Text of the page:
131I-mIBG (Koral et al., 2008). Comparisons of the BED (BEDTum and BEDLiv) when calculated using the previously presented equation (6) and the new equation (9) are made for the original two-administration schedule (schedule 1) (Gaze et al., 2005), as well as three schedules that include additional fractionation (schedules 2, 3 and 4) and a two-administration schedule with the maximum authorised activity (schedule 5). The difference in results for ITum and IITum is mainly governed by the α/β value used, and to a lesser extent by the μ value, whereas the difference between ILiv and IILiv is mainly governed by the values of D/AAdm used. It is worth pointing out that the total administered activity in schedules 2, 3 and 4 is the same as in schedule 1, and that they would not interfere with the timing of the stem-cell rescue in the original schedule 1.

As shown by the differences obtained between cases ITum and IITum (Figure 5), the choice of radiobiological parameters affects the obtained values of BEDTum. For tumours, values of α/β obtained from in vitro human NB cell lines are considered, since in vivo data could not be identified in the literature. To some extent this approach is supported by results in Carlson et al. (2004), where in vitro and in vivo α/βvalues for prostate cancer were compared and found to be consistent.

With regard to pharmacokinetic parameters, for liver two cases are studied, cases ILiv

and IILiv, representing high and low liver accumulation of 131I-mIBG, respectively. For


14 tumour tissue the analysis is limited to one set of values of D/AAdm and λ, as determined for a patient (Appendix B), because of the shortage of paired data in the literature.

Higher values of D/AAdm would result in higher BEDTum differences between the different schedules shown in Figure 5, and higher values of λ would result in higher differences in BEDTum, for the shorter t, and in lower differences for the longer t.

The assumption that the biodistribution and pharmacokinetics of 131I-mIBG is identical in subsequent administrations can be questioned, but is supported by observations in the literature (Wafelman et al., 1994; Vallabhajosula and Nikolopoulou, 2011).

Accumulation in cells of mIBG occurs by two processes: a specific and saturable uptake, and a non-specific and unsaturable uptake (Vallabhajosula and Nikolopoulou, 2011) and according to Wafelman et al. (1994), no saturation effects in the specific uptake have been observed for therapeutic doses of 131I-mIBG. Moreover, in Minguez et al. (2015), similar whole-body absorbed doses were obtained in two and even three subsequent administrations.

In Figure 5 it is shown that when there is a maximum permitted activity per administration, one way of maintaining the protocol-prescribed total activity is to give additional fractions, causing only a small loss in BEDTum. This is of relevance for current clinical treatments, where otherwise schedule 5 is commonly applied. It is also seen that the decrease in BEDTum is modest when changing from two to eight activity administrations while maintaining the total activity, and the differences between schedules 2 to 4 are probably of minor importance given the current practice of MRT where a specific tumour absorbed dose or BEDTum is normally not prescribed. Figure 5 also shows that the decrease in BEDTum is accompanied by a decrease in BEDLiv. Hence, from the perspective of the liver, fractionation could allow for a higher total activity and thus a higher BEDTum. This is of clinical relevance when aiming at optimising treatment protocols, starting from the perspective of radiobiological modelling (Sarnelli, 2015).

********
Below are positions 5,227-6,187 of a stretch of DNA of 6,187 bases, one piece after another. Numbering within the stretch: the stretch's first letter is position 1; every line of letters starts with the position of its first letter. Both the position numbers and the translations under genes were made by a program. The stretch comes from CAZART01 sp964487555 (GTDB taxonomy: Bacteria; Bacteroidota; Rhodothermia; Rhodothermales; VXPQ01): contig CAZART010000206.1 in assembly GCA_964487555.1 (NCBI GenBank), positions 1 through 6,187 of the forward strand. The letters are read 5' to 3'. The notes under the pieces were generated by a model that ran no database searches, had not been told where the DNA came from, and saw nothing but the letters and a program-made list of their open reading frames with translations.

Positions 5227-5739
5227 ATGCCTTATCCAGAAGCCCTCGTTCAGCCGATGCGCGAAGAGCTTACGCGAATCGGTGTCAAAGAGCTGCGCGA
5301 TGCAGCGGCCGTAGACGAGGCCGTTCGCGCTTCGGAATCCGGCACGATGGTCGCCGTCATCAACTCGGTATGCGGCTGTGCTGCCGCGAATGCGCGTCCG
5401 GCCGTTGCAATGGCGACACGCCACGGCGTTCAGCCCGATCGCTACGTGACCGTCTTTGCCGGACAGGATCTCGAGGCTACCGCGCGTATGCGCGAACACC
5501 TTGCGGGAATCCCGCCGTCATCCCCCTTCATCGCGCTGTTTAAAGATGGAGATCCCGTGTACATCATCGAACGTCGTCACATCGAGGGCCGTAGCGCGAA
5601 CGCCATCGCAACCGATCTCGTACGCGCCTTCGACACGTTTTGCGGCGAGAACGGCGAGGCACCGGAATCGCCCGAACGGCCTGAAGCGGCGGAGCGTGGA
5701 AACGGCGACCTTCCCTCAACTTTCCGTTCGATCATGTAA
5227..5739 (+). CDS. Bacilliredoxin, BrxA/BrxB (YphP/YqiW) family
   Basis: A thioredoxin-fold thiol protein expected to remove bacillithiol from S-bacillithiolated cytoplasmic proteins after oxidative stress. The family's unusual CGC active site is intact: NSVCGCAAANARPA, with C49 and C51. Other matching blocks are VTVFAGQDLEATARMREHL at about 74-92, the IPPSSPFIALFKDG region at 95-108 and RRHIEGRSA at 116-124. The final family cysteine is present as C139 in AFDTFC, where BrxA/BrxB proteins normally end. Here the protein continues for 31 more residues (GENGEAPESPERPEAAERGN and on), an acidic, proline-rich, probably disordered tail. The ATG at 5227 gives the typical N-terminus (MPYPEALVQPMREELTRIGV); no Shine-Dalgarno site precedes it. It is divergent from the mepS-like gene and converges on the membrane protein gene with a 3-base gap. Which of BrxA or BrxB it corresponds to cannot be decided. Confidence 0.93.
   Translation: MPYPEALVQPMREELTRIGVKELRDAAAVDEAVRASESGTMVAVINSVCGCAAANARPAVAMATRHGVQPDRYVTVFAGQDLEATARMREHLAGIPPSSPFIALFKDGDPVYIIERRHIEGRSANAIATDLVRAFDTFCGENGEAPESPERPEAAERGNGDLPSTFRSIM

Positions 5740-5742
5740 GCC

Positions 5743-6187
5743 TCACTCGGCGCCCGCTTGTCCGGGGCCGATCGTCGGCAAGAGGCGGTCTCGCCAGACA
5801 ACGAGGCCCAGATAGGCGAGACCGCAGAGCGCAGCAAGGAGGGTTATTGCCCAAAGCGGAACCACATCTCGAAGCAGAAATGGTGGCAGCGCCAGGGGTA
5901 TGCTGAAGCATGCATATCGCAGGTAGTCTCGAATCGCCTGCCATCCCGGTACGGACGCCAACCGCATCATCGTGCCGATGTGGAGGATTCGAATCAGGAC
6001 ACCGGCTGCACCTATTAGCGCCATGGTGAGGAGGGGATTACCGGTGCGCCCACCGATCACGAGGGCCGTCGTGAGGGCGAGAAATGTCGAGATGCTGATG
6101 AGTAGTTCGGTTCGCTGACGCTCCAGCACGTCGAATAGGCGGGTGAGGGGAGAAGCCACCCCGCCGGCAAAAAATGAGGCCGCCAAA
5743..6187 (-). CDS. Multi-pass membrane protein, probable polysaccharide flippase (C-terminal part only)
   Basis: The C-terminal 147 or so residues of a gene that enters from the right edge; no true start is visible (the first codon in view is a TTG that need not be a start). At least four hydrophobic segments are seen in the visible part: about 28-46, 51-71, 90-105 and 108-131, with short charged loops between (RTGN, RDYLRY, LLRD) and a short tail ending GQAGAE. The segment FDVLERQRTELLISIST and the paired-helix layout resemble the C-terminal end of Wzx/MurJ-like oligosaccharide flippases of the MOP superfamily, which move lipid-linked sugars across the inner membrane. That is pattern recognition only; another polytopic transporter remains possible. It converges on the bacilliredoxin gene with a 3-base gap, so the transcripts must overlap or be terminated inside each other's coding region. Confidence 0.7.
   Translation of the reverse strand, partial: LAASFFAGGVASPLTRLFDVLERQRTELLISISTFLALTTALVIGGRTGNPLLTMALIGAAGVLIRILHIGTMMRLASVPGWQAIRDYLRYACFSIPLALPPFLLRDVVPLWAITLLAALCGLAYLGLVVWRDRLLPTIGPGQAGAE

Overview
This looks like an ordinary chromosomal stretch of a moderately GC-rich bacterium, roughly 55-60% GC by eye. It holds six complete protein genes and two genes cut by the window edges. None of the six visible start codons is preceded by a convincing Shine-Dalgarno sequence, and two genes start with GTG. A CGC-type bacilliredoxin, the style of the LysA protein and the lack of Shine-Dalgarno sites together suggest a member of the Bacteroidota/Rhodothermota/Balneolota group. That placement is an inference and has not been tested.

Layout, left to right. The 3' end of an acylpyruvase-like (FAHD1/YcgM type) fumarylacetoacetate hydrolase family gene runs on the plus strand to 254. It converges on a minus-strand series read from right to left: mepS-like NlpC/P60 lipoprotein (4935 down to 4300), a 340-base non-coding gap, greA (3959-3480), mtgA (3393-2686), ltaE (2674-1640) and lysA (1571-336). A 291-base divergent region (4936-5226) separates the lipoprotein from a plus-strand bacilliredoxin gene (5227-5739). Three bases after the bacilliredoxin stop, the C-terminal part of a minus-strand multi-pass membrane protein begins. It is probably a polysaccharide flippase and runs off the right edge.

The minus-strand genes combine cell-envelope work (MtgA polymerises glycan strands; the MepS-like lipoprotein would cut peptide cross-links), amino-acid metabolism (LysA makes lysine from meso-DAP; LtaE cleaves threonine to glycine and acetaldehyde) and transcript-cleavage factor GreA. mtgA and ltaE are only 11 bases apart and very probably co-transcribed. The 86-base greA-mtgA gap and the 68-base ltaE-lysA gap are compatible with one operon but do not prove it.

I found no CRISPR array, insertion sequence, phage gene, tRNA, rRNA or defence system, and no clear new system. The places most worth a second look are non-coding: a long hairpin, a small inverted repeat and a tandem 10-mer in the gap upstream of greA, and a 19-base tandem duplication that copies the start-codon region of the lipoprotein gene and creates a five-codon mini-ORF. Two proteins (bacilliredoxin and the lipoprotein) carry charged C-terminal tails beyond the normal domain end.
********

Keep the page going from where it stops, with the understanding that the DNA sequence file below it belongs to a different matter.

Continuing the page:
To analyse the theoretical consequences of different schedules of activity delivery, the ratio BEDTum / BEDLiv can be studied to highlight the relationship between BEDTum and BEDLiv when introducing fractionation. The ratio of BEDTum to the BED of organs at risk has been suggested as a clinically useful metric to choose between different fractionation schemes in EBRT (Fowler, 2010). In MRT we believe that this BED-ratio may be interesting, since BEDTum and the BED of organs at risk cannot be treated separately, but both depend on the amount of administered activity. The particular value of the ratio does not have a meaning in itself, but the change in the ratio for different schedules of activity delivery illustrates the consequences of changing schedules, in view of different values of radiobiological and pharmacokinetic parameters. For such an analysis to be useful, it is important that the trend in the BED ratio, in our case BEDTum / BEDLiv, does not change with the total amount of administered activities for clinically relevant ranges. Figure 6 shows the ratio BEDTum / BEDLiv, calculated for cases ITum−IILiv and IITum−ILiv for schedules 1-4 in Figure 2, and as a function of the administered activity.



0 1 2 3 4 5 6 7

1 2 3 4



0 0,5 1 1,5 2

1 2 3 4

BED Tum / BED Liv


5 5,5 6 6,5 7

0 10 20 30 40 50 60 70

Schedule 1*

Schedule 2*

Schedule 3*

Schedule 4*


Total administered activity (GBq)

0,8 1 1,2 1,4 1,6 1,8 2

0 10 20 30 40 50 60 70

Schedule 1*

Schedule 2*

Schedule 3*

Schedule 4*

BED Tum / BED Liv

Total administered activity (GBq)

Figure 6. Values of BEDTum / BEDLiv obtained using (9) for cases ITum - IILiv (left) and IITum- ILiv (right).

Top panels show the ratio for schedules in Figure 2, while bottom panels show the ratio as function of the total administered activity, where the star indicates that the administered activity is not maintained as in Figure 2.